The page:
After my first British Studies exam of the semester wrapped up last Wednesday, I hopped onto a bus with some of my peers to go to Birmingham, England. From there, we flew to Dublin, Ireland, for the first of two long weekends of the semester. Upon arriving at our hostel, myself and my roommates went immediately to bed because on Thursday we had to be around and ready to go at 7:30 am.
On Thursday morning, I hopped onto the green Paddywagon tour bus with my fellow students to head to Northern Ireland.
Now, call me ignorant, but before coming to England, I thought Ireland was its own island-country. However, this is not the case. Ireland is located in the south with Northern Ireland up above. Furthermore, Northern Ireland is part of the United Kingdom (England, Scotland, and Wales). This is making BREXIT even more of a headache because goods will not be able to pass between the country borders easily once the United Kingdom leaves the European Union. Another thing to note is currency. With Northern Ireland being a part of the United Kingdom, the pound is used while Ireland uses the Euro.
Our first stop of the day was at the Dark Hedges in Stranocum, Northern Ireland. I had absolutely NO idea that our tour would be stopping at this iconic forest.
Years ago, I pinned a photo of the Dark Hedges on my “Traveling Through Europe” board on Pinterest. I did not really believe I would see the Dark Hedges in person because I assumed the trees were in the Irish countryside.
When Aaron the bus driver announced stop number one of the day was the Dark Hedges, I was ecstatic! We had 20-30 minutes at the Dark Hedges, so I hopped off the bus and walked quickly to see the mesmerizing trees. My Pinterest dream came to life before my eyes! In the pictures, the trees look a bit lackluster and nothing special. In person, however, the branches interweave with one another in a magical and eerie way.
We loaded back onto the bus and headed to the Carrick-a-rede bridge in Ballintoy, Northern Ireland. The rope bridge was used by fishermen back in the day and links the mainland to the tiny island of Carrickarede . To cross the bridge, it costs 10 Euros. I felt the money was well spent!
Upon arrival, Aaron passed out the tickets and we all began the short walk to the bridge. Once again, we had a limited amount of time as Carrickarede so I walked briskly with my friends and snapped pictures along the way of the coast.
Eventually, I made it to the rope bridge. I went across and found the views of the coast to be even better!
Once I had my fill on the scenery, my friend, Kirby and I crossed back over the bridge and started to head back to the bus. We opted to take a different path back to the main one and the views were amazing! The sun decided to peek out from behind the clouds on our way back.
After everyone hopped back onto the bus, we stopped at a restaurant to grab some Irish food. I ate Guinness and Steak Pie. The food was yummy and filling! I 100% could taste the Guinness and in the pie, which had me a bit worried for my Guinness tour the following day as I could not decide if I like the flavor or not.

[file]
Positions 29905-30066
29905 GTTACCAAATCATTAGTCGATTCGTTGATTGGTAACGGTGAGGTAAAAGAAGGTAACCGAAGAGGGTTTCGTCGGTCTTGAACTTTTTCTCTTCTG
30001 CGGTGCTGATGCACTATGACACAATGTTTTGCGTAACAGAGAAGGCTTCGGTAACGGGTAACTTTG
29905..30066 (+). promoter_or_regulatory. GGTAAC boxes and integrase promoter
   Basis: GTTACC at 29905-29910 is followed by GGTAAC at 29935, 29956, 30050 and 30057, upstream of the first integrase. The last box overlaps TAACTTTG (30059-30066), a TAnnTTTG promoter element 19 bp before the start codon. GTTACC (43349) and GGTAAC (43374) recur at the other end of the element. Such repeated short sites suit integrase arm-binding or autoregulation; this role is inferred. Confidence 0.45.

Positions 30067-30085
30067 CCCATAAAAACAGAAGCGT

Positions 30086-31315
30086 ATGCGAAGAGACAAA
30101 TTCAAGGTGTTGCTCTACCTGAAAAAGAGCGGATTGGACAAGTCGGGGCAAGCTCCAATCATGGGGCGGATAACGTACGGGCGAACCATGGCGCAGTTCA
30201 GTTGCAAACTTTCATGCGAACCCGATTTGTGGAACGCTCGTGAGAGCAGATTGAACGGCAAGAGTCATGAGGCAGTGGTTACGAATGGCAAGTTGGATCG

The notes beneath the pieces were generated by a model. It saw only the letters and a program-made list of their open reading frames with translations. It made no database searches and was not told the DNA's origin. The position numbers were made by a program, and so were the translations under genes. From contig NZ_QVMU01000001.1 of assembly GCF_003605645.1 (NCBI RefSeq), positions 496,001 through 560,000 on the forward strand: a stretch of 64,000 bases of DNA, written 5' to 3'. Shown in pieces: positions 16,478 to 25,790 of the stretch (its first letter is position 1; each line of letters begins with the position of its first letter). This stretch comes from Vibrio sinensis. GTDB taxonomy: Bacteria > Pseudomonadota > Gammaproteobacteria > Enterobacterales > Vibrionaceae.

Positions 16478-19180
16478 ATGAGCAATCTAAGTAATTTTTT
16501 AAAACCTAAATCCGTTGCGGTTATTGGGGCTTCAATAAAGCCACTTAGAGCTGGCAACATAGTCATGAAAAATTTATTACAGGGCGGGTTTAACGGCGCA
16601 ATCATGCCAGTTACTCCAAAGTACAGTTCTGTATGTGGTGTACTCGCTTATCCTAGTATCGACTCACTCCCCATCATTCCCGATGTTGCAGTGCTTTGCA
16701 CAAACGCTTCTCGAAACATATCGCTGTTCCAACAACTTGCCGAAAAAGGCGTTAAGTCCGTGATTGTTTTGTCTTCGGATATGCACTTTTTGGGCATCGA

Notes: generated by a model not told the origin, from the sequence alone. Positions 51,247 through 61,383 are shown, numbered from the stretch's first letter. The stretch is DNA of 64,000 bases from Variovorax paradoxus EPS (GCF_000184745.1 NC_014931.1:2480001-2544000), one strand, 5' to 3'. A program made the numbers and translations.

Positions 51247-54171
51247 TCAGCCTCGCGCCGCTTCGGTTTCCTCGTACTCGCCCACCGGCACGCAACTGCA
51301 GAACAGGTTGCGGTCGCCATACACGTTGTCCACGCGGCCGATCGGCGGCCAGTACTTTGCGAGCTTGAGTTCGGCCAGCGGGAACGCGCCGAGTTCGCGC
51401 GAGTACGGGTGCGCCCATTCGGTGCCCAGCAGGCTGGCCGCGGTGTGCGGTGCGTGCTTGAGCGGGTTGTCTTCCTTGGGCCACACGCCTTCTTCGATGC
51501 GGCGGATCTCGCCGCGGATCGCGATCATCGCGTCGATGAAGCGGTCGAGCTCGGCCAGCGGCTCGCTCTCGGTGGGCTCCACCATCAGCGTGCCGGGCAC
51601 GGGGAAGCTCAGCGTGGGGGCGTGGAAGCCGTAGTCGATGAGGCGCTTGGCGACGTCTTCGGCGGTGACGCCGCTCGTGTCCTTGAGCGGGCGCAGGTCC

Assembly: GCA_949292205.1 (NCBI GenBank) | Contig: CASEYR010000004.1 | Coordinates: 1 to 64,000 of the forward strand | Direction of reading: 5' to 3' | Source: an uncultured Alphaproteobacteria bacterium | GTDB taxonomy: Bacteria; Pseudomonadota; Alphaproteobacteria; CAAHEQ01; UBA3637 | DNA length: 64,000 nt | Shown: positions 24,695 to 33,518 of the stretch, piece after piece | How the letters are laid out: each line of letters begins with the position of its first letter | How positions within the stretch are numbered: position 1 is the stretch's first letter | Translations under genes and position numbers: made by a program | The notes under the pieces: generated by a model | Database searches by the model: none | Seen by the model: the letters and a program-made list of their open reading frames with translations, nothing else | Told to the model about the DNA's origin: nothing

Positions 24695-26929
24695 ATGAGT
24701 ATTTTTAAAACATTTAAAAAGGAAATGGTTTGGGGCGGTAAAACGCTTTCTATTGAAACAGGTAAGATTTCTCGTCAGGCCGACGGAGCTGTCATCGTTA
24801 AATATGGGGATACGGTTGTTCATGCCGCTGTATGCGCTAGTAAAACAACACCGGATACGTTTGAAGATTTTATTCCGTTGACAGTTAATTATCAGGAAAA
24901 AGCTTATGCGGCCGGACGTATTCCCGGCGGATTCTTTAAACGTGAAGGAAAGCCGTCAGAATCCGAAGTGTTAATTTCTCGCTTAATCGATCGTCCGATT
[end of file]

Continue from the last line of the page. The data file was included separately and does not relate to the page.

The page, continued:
Once lunch wrapped up, everyone got back on the bus to head to Giant’s Causeway. This area is famous in Northern Ireland for its rocks, which are columnar in shape made from basalt. Quite honestly, I had never heard of Giant’s Causeway before going there and the rocks did not disappoint!
Before seeing the famous columns, you can grab an audio guide and go through the museum. The audio guide also continues outside along the paved path that leads to Giant’s Causeway. I personally did not stay in the museum long nor use the audioguide. My objective was to experience the unique view in all of its glory.
After two hours, everyone hopped back onto the bus to head to Belfast, Northern Ireland. Here, we had only an hour. I felt so cheated! 60 minutes is simply not enough time to see a city, let alone in the evening. I guess it is an excuse to return…?
I would love to go back to Belfast later on in my life to see the Titanic museum and learn about the Peace Walls that are used to diffuse the religious tension in the country that is still prevalent between the Catholics and the Protestants. The capital city holds so much history that I did not have the opportunity to see and learn.
Belfast, Northern Ireland, was the last stop of the day. Aaron drove us all back to our hostel in Dublin. From there, my friends and I went in search of dinner. We ended up at a Mexican restaurant similar to that of Chipotle/Qdoba. I know a burrito is not Irish food, but man did my 6.55 Euro burrito with guacamole taste good. Sometimes, you need a taste of home while traveling.
Leave a positive impression,